The most awe-inspiring sight, however, is the seemingly ancient equipment. The massive vats date to the earliest decades of the winery, saturated with the wine of over 100 vintages and filling the nostrils with heady aromas of macerated grapes and oak. It's in these vats they still ferment their wines, eventually sending them to age in barrel in the hand-dug caves beneath by gravity, the purest way to move wine with minimal disturbance.

Once the precious free-run juice has been drained into barrels, the remaining skins and seeds are squeezed out in a basket press the likes of which most wineries haven’t used since the first half of the 20th century. Press juice, though, is not good enough for the winemaking team at Heredia; instead of incorporating anything but the gold standard gravity-drained wine into their final product, the team uses the press juice to cure their barrels, which (of course) they make themselves in their own on-site cooperage. Once pressed, the skins and seeds are scattered over the vineyards as compost.

Because of the age and absolute saturation of wine in the vats, flying insect pests like moths are common in the cellar; my guide points to a corner of the ceiling covered in dusty cobwebs and says, “they control the pests for free.”


López de Heredia is one of the few traditional wineries in Rioja that has always grown their own fruit––nearly every other bodega sources most of what they make into wine from third-party farmers. From four different vineyard sites––Tondonia, Bosconia, Gravonia, and Cubillo––the family has been farming using the same practices, many of them deeply sustainable before sustainability was fashionable, since the early years of the winery.

Each of these vineyards is mere kilometers from the winery, and each bottle is specific to one of the vineyards, meaning that not only are these wines capable of the highest classification of aging regime in Rioja, gran reserva, they are also single-vineyard expressions, a rare intersection of traditional Rioja and the newfound desire to emphasize the particular terroir of certain sites, a practice this winery has taken seriously long before it was in vogue. Unsurprisingly, the viticulture team will keep a vine planted as long as it is reasonably healthy and productive, meaning that the vineyards maintained and used by López de Heredia contain some of the most storied, ancient vines in La Rioja, a recipe for the most magnificent fruit imaginable.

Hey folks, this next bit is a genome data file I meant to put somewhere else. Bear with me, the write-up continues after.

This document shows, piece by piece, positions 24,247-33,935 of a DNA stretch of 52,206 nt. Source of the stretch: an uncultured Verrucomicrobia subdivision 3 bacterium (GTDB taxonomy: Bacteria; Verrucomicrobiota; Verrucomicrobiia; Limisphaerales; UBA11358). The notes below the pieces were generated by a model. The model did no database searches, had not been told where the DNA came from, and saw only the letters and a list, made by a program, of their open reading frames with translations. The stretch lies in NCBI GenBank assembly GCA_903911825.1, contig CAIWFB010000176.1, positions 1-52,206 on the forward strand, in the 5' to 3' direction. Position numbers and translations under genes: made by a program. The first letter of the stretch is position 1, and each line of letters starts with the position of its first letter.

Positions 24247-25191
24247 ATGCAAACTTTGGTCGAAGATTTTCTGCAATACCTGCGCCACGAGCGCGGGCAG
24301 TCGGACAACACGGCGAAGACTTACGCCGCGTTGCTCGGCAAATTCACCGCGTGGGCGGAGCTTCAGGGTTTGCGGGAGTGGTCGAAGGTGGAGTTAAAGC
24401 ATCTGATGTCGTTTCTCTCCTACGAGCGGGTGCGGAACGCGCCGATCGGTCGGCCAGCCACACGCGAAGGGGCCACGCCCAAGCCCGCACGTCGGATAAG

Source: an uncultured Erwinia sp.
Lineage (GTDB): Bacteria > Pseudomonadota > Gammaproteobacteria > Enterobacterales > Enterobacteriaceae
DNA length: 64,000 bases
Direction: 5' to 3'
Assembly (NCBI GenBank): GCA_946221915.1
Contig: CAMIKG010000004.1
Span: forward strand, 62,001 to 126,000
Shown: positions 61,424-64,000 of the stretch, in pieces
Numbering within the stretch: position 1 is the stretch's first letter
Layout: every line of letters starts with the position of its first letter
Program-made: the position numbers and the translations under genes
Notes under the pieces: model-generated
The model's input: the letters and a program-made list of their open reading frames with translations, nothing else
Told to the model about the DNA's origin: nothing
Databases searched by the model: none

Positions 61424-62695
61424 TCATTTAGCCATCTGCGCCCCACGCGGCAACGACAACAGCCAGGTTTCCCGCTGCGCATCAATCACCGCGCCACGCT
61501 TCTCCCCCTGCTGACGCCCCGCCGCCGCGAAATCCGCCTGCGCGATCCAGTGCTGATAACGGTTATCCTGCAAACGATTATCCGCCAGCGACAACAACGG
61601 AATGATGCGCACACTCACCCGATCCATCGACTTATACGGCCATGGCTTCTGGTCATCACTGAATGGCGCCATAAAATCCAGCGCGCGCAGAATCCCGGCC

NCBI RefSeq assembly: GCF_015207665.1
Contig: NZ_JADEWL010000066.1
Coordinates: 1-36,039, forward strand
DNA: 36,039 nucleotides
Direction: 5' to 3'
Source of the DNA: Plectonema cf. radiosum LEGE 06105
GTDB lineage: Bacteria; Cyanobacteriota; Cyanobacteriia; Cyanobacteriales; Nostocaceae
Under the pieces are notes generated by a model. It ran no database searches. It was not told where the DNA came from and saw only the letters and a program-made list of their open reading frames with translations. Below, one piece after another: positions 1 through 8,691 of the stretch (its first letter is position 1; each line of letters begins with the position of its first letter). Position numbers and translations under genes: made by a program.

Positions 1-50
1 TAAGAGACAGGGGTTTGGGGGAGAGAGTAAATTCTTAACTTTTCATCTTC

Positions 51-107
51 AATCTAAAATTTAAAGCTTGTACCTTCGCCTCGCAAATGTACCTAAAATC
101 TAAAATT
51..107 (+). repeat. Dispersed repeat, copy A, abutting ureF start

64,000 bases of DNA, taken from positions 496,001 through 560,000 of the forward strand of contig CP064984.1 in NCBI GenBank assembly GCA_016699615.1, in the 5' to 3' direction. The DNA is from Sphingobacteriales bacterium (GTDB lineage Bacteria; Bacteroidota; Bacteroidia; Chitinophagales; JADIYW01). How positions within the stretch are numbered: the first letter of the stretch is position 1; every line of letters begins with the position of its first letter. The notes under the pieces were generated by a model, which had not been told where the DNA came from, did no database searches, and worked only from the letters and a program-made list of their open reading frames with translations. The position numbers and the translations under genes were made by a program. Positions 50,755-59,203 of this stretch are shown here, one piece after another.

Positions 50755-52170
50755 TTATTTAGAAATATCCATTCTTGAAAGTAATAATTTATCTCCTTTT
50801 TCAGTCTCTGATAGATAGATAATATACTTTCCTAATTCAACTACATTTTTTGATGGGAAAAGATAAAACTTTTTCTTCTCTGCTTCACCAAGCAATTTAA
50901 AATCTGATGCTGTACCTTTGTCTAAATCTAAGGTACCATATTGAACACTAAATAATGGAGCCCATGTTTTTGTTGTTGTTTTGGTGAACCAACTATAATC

Guided by gently glowing pendant lights that are original to the building (López was one of the first wineries in Spain to install electricity in their facility), I descended into the cool, damp underground caves, dug by hand during the time of Don Rafael. It is here the wines are aged for up to a breathtaking six years in barrels made and cured in-house by master coopers on the payroll of the winery, and then up to another six years in bottle.

While oak aging is particularly important in traditional Rioja production, the winemakers at Heredia use their oak barrels for as long as possible so that the incorporation of oaky flavor is subtle and does not overpower the wine; this is why they cure the barrels for over a year with press wine to extract the flavors of new wood before using them to age the free-run juice. Many of these barrels have been in rotation for decades, and it shows––darkly stained by wine, oxidation, and the patina gathered by rolling them (no forklifts here), the barrels look like the stuff of storybooks.

Being nine meters underground, the caves are a perfect temperature for aging of wine––when these wineries were built back in the 19th century, climate control for ideal fine wine aging could only be done underground, so each of the older bodegas has a massive network of hand-dug caves––“sometimes you can hear them giving a tour in Muga’s caves next door!” Moreover, they’re also fairly humid chambers, which helps extend the usable life of the barrels and minimizes loss due to evaporation, but the humidity covers everything in a dense crop of fungus.

Seems Heredia is not concerned with all the bonus hyphae, however, and it grows freely on walls, barrels, bottles, and everything in between. Stacks of hundreds of bottles of decades-old viura might be nearly congealed in mold. And rather than being gross, it just seemed to add to the whole marvelous ambiance of the estate, as if to think if they did clean the mold or clear the cobwebs, the curtain would lift. After all, it's the bottle that's moldy, not the wine.